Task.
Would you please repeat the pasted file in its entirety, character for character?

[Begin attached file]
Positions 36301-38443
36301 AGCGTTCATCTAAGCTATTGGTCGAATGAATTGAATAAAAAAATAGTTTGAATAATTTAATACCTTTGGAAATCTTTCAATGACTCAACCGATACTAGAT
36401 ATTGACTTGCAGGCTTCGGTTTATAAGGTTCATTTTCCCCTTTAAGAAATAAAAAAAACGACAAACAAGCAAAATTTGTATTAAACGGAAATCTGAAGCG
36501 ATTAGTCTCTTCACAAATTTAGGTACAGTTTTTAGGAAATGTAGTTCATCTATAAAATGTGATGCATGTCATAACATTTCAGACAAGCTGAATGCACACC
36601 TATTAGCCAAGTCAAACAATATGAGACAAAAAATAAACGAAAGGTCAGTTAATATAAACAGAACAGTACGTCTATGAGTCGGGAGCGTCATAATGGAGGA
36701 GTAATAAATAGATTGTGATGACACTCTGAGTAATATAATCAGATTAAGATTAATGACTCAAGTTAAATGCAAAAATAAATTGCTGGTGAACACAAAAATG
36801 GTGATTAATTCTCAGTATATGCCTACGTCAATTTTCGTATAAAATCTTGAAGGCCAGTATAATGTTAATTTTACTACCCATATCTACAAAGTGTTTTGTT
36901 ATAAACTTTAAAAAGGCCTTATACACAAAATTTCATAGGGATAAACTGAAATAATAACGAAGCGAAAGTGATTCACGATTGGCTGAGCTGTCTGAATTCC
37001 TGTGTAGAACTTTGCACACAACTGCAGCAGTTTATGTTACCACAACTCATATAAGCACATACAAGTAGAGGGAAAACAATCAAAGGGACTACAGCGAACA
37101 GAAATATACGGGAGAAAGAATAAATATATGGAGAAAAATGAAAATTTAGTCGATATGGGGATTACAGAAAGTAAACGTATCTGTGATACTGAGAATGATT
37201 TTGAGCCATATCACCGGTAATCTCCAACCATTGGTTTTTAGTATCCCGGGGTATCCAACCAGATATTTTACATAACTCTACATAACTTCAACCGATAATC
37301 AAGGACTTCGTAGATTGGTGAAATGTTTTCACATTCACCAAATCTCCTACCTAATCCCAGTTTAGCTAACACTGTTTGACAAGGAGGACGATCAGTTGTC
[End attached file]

Positions 36301-38443
36301 AGCGTTCATCTAAGCTATTGGTCGAATGAATTGAATAAAAAAATAGTTTGAATAATTTAATACCTTTGGAAATCTTTCAATGACTCAACCGATACTAGAT
36401 ATTGACTTGCAGGCTTCGGTTTATAAGGTTCATTTTCCCCTTTAAGAAATAAAAAAAACGACAAACAAGCAAAATTTGTATTAAACGGAAATCTGAAGCG
36501 ATTAGTCTCTTCACAAATTTAGGTACAGTTTTTAGGAAATGTAGTTCATCTATAAAATGTGATGCATGTCATAACATTTCAGACAAGCTGAATGCACACC
36601 TATTAGCCAAGTCAAACAATATGAGACAAAAAATAAACGAAAGGTCAGTTAATATAAACAGAACAGTACGTCTATGAGTCGGGAGCGTCATAATGGAGGA
36701 GTAATAAATAGATTGTGATGACACTCTGAGTAATATAATCAGATTAAGATTAATGACTCAAGTTAAATGCAAAAATAAATTGCTGGTGAACACAAAAATG
36801 GTGATTAATTCTCAGTATATGCCTACGTCAATTTTCGTATAAAATCTTGAAGGCCAGTATAATGTTAATTTTACTACCCATATCTACAAAGTGTTTTGTT
36901 ATAAACTTTAAAAAGGCCTTATACACAAAATTTCATAGGGATAAACTGAAATAATAACGAAGCGAAAGTGATTCACGATTGGCTGAGCTGTCTGAATTCC
37001 TGTGTAGAACTTTGCACACAACTGCAGCAGTTTATGTTACCACAACTCATATAAGCACATACAAGTAGAGGGAAAACAATCAAAGGGACTACAGCGAACA
37101 GAAATATACGGGAGAAAGAATAAATATATGGAGAAAAATGAAAATTTAGTCGATATGGGGATTACAGAAAGTAAACGTATCTGTGATACTGAGAATGATT
37201 TTGAGCCATATCACCGGTAATCTCCAACCATTGGTTTTTAGTATCCCGGGGTATCCAACCAGATATTTTACATAACTCTACATAACTTCAACCGATAATC
37301 AAGGACTTCGTAGATTGGTGAAATGTTTTCACATTCACCAAATCTCCTACCTAATCCCAGTTTAGCTAACACTGTTTGACAAGGAGGACGATCAGTTGTC